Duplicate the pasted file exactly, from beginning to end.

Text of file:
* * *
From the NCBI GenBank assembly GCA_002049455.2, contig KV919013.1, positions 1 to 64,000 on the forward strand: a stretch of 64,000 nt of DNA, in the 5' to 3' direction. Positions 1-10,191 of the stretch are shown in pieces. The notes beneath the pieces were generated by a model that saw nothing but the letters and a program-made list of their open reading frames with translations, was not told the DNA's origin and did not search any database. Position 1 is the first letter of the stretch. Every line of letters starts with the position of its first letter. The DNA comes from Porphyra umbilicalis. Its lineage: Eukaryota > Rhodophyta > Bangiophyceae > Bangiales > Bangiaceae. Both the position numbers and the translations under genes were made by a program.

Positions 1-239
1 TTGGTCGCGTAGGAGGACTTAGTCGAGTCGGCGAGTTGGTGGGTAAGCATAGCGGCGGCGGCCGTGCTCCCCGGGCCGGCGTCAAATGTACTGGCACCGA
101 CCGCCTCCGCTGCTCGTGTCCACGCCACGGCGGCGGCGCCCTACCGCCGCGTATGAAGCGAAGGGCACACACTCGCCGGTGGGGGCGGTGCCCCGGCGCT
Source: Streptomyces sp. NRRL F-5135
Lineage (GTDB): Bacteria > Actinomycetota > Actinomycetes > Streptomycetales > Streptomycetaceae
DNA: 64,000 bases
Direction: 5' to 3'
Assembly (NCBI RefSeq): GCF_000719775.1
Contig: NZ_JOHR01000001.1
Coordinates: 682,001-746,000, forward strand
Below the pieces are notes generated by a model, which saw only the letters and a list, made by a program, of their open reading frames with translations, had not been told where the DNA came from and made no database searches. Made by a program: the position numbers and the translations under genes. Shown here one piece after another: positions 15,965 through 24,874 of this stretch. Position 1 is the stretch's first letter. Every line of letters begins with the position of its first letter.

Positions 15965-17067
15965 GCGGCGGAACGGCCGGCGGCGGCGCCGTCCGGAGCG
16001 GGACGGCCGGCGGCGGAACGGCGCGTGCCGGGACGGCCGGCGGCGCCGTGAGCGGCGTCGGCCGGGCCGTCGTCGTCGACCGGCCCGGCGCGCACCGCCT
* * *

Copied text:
From the NCBI GenBank assembly GCA_002049455.2, contig KV919013.1, positions 1 to 64,000 on the forward strand: a stretch of 64,000 nt of DNA, in the 5' to 3' direction. Positions 1-10,191 of the stretch are shown in pieces. The notes beneath the pieces were generated by a model that saw nothing but the letters and a program-made list of their open reading frames with translations, was not told the DNA's origin and did not search any database. Position 1 is the first letter of the stretch. Every line of letters starts with the position of its first letter. The DNA comes from Porphyra umbilicalis. Its lineage: Eukaryota > Rhodophyta > Bangiophyceae > Bangiales > Bangiaceae. Both the position numbers and the translations under genes were made by a program.

Positions 1-239
1 TTGGTCGCGTAGGAGGACTTAGTCGAGTCGGCGAGTTGGTGGGTAAGCATAGCGGCGGCGGCCGTGCTCCCCGGGCCGGCGTCAAATGTACTGGCACCGA
101 CCGCCTCCGCTGCTCGTGTCCACGCCACGGCGGCGGCGCCCTACCGCCGCGTATGAAGCGAAGGGCACACACTCGCCGGTGGGGGCGGTGCCCCGGCGCT
Source: Streptomyces sp. NRRL F-5135
Lineage (GTDB): Bacteria > Actinomycetota > Actinomycetes > Streptomycetales > Streptomycetaceae
DNA: 64,000 bases
Direction: 5' to 3'
Assembly (NCBI RefSeq): GCF_000719775.1
Contig: NZ_JOHR01000001.1
Coordinates: 682,001-746,000, forward strand
Below the pieces are notes generated by a model, which saw only the letters and a list, made by a program, of their open reading frames with translations, had not been told where the DNA came from and made no database searches. Made by a program: the position numbers and the translations under genes. Shown here one piece after another: positions 15,965 through 24,874 of this stretch. Position 1 is the stretch's first letter. Every line of letters begins with the position of its first letter.

Positions 15965-17067
15965 GCGGCGGAACGGCCGGCGGCGGCGCCGTCCGGAGCG
16001 GGACGGCCGGCGGCGGAACGGCGCGTGCCGGGACGGCCGGCGGCGCCGTGAGCGGCGTCGGCCGGGCCGTCGTCGTCGACCGGCCCGGCGCGCACCGCCT